“As a lawyer, I have seen it work badly for communities and objectors and I have seen it work really badly for applicants,” she says. “I was part of a profession that used to openly refer to it as chequebook law, because basically you just keep going and burn the other guy off. That’s not justice.”
Okay, so let’s try rivers. Surely, as a farmer and Environment Minister, she is at the collision point between dairying and clean water – two of the great New Zealand passions? She gets close to criticising her own, but smothers it with balance and consideration.
“There are some farmers who aren’t doing enough. There are a lot of farmers working quite hard on this – and sometimes it’s working to improve from a not-good-enough to a good-enough – and there are some who are doing exceptional environmental work.”
Then the technocrat takes over. She’s off, talking about council sewerage outflows, E coli and pathogens. She agrees it is the major challenge of her portfolio. It’s just that she fails to be interesting when talking about it. It’s only when she turns to the magnitude of our problem with dirty waterways that she cuts to the chase.
“Some of the reports I have seen suggest that even if we could turn off the tap of all contaminants entering the water system today, some of these water bodies wouldn’t show improvement necessarily to 2100,” she says. “We have to be realistic about whether we are going to see nitrogen levels in some of our most polluted lakes drop significantly in a short time. So, we have to think of this as a generational piece of work.”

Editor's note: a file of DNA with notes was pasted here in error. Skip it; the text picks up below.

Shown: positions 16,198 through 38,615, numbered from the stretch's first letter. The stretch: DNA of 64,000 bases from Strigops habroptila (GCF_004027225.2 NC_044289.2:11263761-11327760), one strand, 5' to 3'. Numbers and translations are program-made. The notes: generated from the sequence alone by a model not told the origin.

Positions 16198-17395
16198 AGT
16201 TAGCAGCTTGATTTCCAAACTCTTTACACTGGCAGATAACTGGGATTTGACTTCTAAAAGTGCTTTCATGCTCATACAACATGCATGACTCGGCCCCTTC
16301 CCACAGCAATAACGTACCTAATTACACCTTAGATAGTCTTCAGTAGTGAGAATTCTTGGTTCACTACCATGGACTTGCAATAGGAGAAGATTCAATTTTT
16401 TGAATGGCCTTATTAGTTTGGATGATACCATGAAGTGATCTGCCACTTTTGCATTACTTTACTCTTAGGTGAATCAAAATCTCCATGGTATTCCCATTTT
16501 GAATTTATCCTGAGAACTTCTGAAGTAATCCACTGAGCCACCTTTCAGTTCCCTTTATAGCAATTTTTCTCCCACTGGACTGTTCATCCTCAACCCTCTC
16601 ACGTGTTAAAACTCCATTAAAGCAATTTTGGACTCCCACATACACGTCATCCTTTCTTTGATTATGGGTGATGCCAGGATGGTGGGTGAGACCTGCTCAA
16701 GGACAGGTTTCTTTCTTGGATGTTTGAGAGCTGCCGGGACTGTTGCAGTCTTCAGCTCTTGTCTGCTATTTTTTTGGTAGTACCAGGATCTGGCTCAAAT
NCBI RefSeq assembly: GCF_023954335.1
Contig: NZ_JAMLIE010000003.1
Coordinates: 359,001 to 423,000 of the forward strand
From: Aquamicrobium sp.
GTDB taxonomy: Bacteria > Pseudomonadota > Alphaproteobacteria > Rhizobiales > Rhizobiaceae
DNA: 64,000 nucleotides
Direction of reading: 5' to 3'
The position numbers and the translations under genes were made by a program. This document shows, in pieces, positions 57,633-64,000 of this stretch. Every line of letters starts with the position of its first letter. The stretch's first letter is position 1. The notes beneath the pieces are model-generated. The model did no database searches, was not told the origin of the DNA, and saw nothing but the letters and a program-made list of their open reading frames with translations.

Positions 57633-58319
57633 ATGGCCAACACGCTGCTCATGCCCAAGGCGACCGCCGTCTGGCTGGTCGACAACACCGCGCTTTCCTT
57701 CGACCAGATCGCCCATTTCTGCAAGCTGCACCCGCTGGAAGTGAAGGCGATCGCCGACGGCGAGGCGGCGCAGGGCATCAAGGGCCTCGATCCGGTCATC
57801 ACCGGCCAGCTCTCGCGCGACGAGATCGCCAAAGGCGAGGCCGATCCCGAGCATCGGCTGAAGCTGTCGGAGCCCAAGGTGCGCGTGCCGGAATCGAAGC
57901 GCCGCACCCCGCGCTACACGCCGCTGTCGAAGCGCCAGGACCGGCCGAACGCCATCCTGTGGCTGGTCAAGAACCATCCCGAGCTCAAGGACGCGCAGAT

The press secretary seems a little troubled at this. Maybe he’s playing with a potential headline in his head: “Rivers Foul for a Generation, says Minister.”
Adams’s other major challenge is helping Gerry Brownlee on the Canterbury rebuild. Here she is less guarded and more intimate. “I live it every day as an electorate MP and as the Associate Minister. I am not immune to frustrations. I get frustrated as anything with the processes.”
About a third of her farmhouse collapsed after the September earthquake and she has another house in the city that is unliveable. “At a personal level, I am battling the insurance companies.”
Then she fears she may have said something interesting. “Battling is too strong a word. I am struggling to make progress.” She laughs at her euphemism. “I am not suing them.”
It’s a story with which many Christchurch people will be familiar. Major drilling has to be done before decisions are made. When can they start drilling? Don’t know. Is it a rebuild or a repair? Not sure yet. And so it goes on.